A question of responsibility arises when negotiating our path to a sustainable future. At the October 2009 RITE Group conference there was much debate regarding the lack of responsibility within industry, and whose role it should be to lead the way, setting examples of sustainable behaviour. Mark Sumner, raw materials specialist for Marks and Spencer, was disappointed by the volume of people too eager to pass the blame and the lack of people willing to take responsibility for their own actions. People often look to industry
and the government for guidance and encouragement to make sustainable choices.
However, in a consumer led economy, companies are unlikely to take risks and invest in product development if there is little evidence it will be successful in the marketplace.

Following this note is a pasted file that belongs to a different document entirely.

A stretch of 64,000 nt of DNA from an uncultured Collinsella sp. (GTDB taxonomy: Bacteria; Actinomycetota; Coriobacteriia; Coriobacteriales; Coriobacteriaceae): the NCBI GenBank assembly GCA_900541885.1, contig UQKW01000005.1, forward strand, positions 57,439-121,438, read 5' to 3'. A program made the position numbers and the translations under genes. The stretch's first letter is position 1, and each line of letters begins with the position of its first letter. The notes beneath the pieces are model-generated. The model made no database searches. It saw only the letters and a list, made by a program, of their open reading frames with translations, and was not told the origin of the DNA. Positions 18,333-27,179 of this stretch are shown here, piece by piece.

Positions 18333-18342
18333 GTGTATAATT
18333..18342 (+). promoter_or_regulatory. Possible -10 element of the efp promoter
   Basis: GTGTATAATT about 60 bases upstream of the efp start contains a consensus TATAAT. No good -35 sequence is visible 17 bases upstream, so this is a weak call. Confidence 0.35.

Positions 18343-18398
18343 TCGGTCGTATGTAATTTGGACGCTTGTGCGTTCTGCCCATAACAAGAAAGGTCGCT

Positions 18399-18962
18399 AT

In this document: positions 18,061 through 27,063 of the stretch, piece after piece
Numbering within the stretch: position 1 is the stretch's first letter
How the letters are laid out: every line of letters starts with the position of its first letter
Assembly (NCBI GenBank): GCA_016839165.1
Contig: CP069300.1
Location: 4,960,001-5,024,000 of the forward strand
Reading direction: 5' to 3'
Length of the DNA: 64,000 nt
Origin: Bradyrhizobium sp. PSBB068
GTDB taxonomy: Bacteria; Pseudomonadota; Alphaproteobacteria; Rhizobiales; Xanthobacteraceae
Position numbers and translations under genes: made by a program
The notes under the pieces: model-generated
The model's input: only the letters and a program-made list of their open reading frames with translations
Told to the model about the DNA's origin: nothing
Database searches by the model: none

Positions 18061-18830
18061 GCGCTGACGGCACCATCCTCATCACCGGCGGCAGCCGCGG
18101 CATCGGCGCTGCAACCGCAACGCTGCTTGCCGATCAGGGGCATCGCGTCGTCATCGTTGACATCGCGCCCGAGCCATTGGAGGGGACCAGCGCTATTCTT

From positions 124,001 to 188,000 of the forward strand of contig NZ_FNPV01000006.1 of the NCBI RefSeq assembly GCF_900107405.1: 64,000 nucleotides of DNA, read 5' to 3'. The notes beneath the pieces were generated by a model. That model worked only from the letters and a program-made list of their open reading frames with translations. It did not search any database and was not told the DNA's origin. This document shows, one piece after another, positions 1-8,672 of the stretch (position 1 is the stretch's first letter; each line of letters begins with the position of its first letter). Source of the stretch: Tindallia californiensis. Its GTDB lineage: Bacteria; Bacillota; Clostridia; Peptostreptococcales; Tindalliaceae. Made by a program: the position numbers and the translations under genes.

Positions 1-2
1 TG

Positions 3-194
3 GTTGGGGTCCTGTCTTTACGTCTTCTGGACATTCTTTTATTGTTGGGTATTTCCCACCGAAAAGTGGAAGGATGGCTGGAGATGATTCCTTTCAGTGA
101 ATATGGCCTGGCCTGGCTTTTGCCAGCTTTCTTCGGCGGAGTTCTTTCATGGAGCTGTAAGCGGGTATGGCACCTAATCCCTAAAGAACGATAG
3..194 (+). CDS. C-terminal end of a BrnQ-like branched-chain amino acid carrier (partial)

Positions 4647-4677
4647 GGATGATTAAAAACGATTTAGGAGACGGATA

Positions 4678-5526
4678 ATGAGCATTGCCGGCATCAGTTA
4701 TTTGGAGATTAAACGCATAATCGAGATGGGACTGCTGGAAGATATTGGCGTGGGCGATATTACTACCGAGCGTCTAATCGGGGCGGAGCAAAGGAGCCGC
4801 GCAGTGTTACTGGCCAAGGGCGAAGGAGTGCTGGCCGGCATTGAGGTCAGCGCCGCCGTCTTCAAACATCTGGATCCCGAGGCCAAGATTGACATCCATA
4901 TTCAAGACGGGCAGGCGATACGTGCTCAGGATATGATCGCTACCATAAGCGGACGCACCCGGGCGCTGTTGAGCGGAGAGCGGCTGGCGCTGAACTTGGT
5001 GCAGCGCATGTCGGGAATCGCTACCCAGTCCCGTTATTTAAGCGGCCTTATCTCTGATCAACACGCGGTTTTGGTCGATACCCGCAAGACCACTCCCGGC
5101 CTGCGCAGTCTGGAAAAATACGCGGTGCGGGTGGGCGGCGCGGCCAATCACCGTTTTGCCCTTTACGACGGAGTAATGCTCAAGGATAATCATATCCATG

Similarly, the government needs to ‘feel the pressure of their public calling on them to make ambitious commitments’ (Brown 2009) in order to initiate and see through commitment to necessary change. It is vital that individuals show their support for sustainable development wherever possible, to communicate concerns and expectations with local councils and government. Governments require evidence of support for changes they make, and although it is their responsibility to make decisions to benefit the population, they will first need to see a large percentage of the population in favour of such change. Retailers should provide opportunities for the consumer to become more environmentally aware when shopping and as previously mentioned, be transparent and honest about the products you are selling, the
labour you are using and how sustainable the supply chain is.